A person with an intellectual or developmental disability may sometimes need a guardian in adulthood
In New York, some adults may therefore be provided with a guardian under Article 17A under the Surrogate's Court Procedure Act and some with a guardian under Article 81 of the New York State Mental Hygiene Laws.
Article 17-A was enacted to provide a way for the parents of a disabled child or minor to continue to make decisions for them once their child reaches adulthood. The powers and authority that a parent held before the age of majority were continued for the rest of their child’s life.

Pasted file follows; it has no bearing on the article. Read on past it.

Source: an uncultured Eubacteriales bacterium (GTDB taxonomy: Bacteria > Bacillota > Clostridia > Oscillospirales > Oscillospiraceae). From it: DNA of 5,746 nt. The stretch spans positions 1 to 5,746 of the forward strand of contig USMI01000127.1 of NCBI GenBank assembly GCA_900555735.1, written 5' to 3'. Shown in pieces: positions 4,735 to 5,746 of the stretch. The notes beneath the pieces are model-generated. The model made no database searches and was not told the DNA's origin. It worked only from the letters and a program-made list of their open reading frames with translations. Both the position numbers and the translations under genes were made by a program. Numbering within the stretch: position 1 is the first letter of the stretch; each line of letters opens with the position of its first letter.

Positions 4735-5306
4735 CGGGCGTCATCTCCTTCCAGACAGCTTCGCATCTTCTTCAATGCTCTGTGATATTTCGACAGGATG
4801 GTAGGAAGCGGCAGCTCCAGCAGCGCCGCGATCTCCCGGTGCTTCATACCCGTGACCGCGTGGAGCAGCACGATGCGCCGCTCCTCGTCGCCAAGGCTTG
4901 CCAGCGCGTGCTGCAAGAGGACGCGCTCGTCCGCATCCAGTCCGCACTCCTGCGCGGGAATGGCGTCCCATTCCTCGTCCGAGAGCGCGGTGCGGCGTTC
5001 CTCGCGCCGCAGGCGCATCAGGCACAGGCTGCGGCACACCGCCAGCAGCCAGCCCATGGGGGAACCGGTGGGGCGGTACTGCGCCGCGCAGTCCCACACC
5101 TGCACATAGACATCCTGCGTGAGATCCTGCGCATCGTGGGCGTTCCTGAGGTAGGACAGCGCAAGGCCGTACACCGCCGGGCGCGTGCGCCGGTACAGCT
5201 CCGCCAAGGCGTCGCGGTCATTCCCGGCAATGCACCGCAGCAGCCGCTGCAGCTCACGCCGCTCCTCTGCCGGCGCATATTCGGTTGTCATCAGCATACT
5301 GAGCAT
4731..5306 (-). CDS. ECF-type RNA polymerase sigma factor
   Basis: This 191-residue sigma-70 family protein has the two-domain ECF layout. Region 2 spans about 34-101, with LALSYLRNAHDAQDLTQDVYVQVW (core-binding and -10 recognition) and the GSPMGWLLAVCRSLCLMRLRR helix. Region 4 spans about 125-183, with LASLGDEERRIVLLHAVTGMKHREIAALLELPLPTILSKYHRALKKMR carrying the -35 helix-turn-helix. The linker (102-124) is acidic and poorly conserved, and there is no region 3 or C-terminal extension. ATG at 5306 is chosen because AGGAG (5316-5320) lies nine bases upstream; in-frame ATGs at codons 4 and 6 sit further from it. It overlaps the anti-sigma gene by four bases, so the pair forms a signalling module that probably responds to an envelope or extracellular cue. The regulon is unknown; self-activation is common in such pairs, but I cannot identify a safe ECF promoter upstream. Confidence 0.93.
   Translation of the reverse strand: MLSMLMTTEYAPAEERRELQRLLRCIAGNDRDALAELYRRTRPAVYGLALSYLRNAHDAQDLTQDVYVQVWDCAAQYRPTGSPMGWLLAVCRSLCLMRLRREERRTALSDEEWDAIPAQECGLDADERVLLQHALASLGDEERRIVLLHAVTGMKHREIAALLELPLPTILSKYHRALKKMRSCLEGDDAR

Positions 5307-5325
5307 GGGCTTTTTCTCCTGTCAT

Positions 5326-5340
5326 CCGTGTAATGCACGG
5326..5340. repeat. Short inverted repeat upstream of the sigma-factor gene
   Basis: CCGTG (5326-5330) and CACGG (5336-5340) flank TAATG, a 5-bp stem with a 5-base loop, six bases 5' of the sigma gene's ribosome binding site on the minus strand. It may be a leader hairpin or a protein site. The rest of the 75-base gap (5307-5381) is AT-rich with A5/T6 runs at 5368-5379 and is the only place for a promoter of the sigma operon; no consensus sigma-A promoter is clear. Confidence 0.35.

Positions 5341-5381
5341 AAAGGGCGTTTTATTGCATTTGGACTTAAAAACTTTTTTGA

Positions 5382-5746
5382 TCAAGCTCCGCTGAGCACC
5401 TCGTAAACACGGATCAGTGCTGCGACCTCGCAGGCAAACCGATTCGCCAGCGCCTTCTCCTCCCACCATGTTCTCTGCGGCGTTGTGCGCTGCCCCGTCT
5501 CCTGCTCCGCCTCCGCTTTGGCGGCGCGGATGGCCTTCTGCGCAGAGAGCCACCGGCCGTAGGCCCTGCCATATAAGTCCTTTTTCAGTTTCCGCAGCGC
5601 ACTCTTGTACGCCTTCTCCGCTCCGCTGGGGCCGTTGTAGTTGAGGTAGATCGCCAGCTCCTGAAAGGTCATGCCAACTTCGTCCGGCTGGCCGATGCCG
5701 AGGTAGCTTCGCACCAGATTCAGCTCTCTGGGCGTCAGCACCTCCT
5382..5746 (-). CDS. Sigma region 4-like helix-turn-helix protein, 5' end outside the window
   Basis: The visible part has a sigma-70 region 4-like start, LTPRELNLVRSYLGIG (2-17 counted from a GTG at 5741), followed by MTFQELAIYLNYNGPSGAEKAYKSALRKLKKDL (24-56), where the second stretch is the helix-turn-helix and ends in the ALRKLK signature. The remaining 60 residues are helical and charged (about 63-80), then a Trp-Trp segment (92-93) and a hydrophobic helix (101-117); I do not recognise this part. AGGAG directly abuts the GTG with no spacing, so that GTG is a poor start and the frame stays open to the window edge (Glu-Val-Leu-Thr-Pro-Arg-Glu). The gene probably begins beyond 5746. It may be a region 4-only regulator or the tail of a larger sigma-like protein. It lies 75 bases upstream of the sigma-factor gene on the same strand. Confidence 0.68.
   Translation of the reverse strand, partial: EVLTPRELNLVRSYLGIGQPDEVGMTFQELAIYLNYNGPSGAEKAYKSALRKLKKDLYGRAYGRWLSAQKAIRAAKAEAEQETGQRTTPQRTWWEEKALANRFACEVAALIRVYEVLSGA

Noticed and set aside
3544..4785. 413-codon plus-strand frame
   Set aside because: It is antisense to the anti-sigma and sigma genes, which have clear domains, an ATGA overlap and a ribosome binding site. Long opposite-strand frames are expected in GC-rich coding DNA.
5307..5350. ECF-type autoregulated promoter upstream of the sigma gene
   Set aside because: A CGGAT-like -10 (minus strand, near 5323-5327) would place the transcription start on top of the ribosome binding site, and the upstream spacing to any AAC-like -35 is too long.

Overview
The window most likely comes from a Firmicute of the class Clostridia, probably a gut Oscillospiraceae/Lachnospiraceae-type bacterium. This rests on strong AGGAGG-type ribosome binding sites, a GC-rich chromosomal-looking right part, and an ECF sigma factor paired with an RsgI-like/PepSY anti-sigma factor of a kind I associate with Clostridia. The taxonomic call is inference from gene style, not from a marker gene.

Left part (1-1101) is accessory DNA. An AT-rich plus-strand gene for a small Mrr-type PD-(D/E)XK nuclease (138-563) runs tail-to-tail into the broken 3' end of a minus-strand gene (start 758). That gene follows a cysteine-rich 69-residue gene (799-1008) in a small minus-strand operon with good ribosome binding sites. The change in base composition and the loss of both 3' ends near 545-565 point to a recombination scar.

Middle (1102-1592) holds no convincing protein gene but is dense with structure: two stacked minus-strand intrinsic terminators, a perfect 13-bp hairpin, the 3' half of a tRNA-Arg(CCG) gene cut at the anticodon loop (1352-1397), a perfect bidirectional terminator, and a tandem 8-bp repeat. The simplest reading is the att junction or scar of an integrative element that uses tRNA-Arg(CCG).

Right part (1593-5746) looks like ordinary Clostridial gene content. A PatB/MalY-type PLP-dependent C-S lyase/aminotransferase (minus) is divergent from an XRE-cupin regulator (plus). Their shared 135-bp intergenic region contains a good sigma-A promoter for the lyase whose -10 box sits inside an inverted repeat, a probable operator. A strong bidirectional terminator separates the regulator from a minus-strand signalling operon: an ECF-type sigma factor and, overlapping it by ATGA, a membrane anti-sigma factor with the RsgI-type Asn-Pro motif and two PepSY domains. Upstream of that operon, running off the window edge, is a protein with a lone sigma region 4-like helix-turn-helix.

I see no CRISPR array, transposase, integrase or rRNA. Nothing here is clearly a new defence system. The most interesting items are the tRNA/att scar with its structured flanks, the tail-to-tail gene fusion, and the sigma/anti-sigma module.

Article 81 was enacted to provide for persons who in their adulthood have lost or have a diminished “capacity” to care for themselves, and requires a determination of functional “incapacity," and other factors before a guardian can be appointed. The Article 81 statute provides for a much greater level of self-determination and autonomy for an individual than under Article 17A.
Project Guardianship provides services to clients under the Article 81 statute.